WASHINGTON – "I knew it would be a cold day when I was made president," William Howard Taft joked just a century ago, taking office in 1909 in what has been described as the worst inaugural weather ever.
Ten inches of snow fell. Wind downed trees and telephone poles. Streets were clogged and trains stalled.
And that was when presidents were sworn in in March.
Now the ceremony is held in January and President-elect Barack Obama is hoping his weather luck holds.
He chose an outdoor location for his acceptance speech at the Democratic National Convention in Denver last August and got a balmy night with no precipitation. On election night the weather favored his Chicago victory celebration, with the temperature around 60 degrees, unusual for a November night in Chicago.
So, what to expect on this Inauguration Day?
Well, normal wouldn't be so bad.
The normal high temperature for the day is in the low to mid-40s and the typical noon reading would be about 37 degrees, under a partly cloudy sky with a 10 mph wind.
On a typical Jan. 20 there is about a 1 in 20 chance of snow during the ceremony. But there is about a 3 out of 10 chance that snow will already be on the ground, the National Weather Service reports.
While the event is still a week away, the current Weather Service forecast for Jan. 20 is morning clouds giving way to afternoon sun with highs in the upper 30s and a 10 percent chance of precipitation.
"Historians are always trying to read symbolism into inaugurations," says Donald Ritchie, associate historian at the Senate Historical Office. "If the sun breaks through and there is a burst of light just as the person steps forward, this is a good omen; this is something that goes back to Roman days."
For example, "It was warm and sunny on Ronald Reagan's first inauguration; people saw that as a good omen."
On the other hand, Ulysses S. Grant's "second inauguration was so cold that all you hear about is the discomfort of the people who went to the inauguration and then went to the inaugural ball."
"They had canaries in cages all over the pension building, and the canaries froze; so that was taken as a symbol that this was not going to be a good time," Ritchie said.
Local authorities bracing for a record turnout for the nation's first African-American president may recall the worst inaugural traffic jam.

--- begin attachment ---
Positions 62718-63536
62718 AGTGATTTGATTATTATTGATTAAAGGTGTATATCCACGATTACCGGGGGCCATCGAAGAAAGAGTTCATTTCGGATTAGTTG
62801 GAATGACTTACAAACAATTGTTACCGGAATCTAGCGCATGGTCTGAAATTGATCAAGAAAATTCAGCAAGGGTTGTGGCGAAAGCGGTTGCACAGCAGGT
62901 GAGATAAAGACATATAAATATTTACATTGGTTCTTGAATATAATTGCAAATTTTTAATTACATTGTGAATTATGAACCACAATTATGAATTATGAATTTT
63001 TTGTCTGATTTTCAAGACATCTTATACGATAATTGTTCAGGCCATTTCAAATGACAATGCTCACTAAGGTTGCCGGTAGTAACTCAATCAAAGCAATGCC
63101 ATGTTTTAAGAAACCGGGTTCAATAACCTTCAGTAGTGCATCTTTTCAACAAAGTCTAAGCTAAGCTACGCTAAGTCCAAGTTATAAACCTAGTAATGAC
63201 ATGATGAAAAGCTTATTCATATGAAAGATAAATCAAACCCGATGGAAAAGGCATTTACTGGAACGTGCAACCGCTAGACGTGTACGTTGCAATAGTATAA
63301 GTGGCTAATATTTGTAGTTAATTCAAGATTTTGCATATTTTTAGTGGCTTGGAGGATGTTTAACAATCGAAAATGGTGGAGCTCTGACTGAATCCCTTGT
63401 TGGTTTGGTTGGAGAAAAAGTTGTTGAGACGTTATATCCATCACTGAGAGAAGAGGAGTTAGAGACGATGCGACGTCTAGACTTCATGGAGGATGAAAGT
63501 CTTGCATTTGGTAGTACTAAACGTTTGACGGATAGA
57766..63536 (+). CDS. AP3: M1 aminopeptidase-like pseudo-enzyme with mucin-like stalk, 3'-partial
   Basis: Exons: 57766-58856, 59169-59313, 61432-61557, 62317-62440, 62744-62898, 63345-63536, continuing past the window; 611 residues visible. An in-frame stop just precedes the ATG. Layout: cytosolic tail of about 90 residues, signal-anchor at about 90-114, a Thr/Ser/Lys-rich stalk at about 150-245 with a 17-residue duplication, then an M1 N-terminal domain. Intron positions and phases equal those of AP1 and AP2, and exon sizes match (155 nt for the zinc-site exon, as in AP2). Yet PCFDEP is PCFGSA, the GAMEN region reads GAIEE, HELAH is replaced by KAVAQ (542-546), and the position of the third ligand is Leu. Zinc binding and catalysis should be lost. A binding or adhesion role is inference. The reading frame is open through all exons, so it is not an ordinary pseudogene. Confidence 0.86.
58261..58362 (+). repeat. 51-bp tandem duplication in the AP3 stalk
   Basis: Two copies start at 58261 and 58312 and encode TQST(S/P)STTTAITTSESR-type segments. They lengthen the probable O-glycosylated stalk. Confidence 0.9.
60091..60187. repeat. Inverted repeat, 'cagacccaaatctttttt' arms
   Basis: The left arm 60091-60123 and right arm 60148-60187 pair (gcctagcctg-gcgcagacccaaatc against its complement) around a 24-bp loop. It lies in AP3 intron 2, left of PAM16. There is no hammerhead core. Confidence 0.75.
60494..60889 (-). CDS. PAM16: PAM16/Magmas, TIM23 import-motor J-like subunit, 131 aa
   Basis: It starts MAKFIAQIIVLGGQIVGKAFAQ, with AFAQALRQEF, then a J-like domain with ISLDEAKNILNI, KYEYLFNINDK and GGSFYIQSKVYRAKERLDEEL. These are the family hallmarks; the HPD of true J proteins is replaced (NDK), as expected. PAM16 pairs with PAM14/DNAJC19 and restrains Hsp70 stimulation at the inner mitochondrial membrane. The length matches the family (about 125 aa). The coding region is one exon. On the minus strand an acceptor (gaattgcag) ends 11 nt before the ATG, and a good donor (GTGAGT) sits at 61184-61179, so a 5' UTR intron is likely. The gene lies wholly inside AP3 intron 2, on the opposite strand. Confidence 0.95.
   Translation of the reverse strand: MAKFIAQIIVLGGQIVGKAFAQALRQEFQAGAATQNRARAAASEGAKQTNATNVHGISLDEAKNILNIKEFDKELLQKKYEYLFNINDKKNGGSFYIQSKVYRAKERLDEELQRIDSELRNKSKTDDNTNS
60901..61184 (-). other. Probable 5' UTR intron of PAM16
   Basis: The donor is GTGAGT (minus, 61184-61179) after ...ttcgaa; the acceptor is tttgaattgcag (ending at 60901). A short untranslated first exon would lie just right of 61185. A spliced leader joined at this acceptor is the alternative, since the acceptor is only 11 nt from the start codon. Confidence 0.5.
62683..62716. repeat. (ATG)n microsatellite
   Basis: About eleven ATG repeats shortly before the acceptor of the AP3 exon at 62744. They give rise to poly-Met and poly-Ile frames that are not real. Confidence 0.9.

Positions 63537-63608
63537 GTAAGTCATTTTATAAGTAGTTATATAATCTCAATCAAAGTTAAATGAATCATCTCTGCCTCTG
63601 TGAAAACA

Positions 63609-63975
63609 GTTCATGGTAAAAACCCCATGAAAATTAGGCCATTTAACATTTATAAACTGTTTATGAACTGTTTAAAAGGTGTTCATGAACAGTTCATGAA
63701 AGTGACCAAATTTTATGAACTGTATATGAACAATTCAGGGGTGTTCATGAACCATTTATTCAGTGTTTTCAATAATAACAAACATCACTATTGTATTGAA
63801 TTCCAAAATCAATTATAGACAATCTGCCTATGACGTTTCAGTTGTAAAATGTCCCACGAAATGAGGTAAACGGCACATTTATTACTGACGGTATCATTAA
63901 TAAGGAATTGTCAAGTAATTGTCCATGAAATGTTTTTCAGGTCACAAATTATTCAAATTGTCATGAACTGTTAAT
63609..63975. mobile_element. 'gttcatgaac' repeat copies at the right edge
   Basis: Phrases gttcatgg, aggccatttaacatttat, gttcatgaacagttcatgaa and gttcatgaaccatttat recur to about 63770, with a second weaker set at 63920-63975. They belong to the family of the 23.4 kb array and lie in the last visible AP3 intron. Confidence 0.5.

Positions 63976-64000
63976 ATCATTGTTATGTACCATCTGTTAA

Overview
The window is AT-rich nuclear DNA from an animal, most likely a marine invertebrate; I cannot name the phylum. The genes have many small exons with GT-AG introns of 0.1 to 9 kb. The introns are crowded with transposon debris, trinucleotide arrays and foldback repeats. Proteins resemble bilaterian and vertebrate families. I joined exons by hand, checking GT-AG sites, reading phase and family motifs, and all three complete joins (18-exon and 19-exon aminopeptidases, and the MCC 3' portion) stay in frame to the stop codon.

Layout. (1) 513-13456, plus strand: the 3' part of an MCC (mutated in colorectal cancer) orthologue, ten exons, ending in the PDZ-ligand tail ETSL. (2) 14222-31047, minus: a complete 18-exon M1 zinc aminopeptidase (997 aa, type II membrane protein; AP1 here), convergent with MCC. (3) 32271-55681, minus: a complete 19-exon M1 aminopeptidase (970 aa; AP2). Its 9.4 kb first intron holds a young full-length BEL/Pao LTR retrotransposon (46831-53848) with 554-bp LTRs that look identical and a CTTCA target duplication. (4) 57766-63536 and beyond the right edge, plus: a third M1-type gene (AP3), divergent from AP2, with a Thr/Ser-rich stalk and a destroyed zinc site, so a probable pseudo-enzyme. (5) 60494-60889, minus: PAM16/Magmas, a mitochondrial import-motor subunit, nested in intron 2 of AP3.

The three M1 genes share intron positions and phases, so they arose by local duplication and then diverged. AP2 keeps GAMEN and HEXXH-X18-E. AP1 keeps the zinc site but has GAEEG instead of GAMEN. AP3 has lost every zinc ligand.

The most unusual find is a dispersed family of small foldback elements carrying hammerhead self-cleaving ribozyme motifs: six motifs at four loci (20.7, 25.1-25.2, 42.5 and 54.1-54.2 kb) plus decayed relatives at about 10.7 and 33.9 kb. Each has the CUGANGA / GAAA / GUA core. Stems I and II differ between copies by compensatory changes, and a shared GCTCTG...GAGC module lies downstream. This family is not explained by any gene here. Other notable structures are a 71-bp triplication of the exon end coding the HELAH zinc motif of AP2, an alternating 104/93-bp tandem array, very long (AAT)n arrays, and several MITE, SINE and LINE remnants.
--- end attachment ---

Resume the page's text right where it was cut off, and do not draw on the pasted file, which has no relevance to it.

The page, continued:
An 8-inch snowfall on the eve of John F. Kennedy's inauguration in 1961 left hundreds of cars marooned and thousands more abandoned. The president-elect had to cancel dinner plans and, in a struggle to keep other commitments, is reported to have had only four hours of sleep. An army of men worked all night to clear Pennsylvania Avenue, using flame-throwers.
Bad as it was for Taft, his wasn't the coldest inauguration.
Ronald Reagan took that chilly prize in 1985 when the noon temperature was 7 degrees and the wind chill was between minus 10 degrees and minus 20 degrees. The ceremony for Reagan, like Taft, was moved indoors.
So, if Reagan's was the coldest, who managed the hottest inauguration?
Hint: It was 89 degrees.
That's a trick question, of course. Gerald Ford took office on Aug. 9, 1974, after Richard Nixon resigned.
The warmest January inauguration? Oddly, it was Reagan's first, with a temperature of 55 degrees. That tied the top reading for March inaugurations, set by Woodrow Wilson in 1913.
William Henry Harrison's swearing-in turned out the most tragic.
It was a cloudy, blustery day in 1841. Harrison spoke for more than an hour and rode a horse to and from the Capitol without a hat or overcoat.
He caught a chill, which turned into pneumonia, and died just one month later.
The official date for inaugurating a president was changed from March 4 to Jan. 20 in 1937. It was moved up so a president could take office sooner, but weather was a factor in choosing the new date. A study of records showed Jan. 20 was less likely to be stormy than March 4.
Not that year!
Jan. 20, 1937, still holds the rainfall record for any Jan. 20 in Washington, with 1.77 inches. Following sleet and freezing rain in the morning, nearly three-quarters of an inch of rain poured down between 11 a.m. and 1 p.m.
President Franklin D. Roosevelt rode back to the White House in an open car, which accumulated a half-inch of water on the floor by the time he arrived to watch the parade slog by.
Nebraska Sen. George W. Norris, who had spearheaded the effort to change the date, refused to be the scapegoat for the frightful conditions.
"They're trying to blame this one on me. You can't charge this up to me until March 4 when you see what kind of day that is," Norris said, according to historian David M. Ludlum's book "The Weather Factor."
March 4, 1937, turned out to be a wonderful day, 67 degrees and sunny.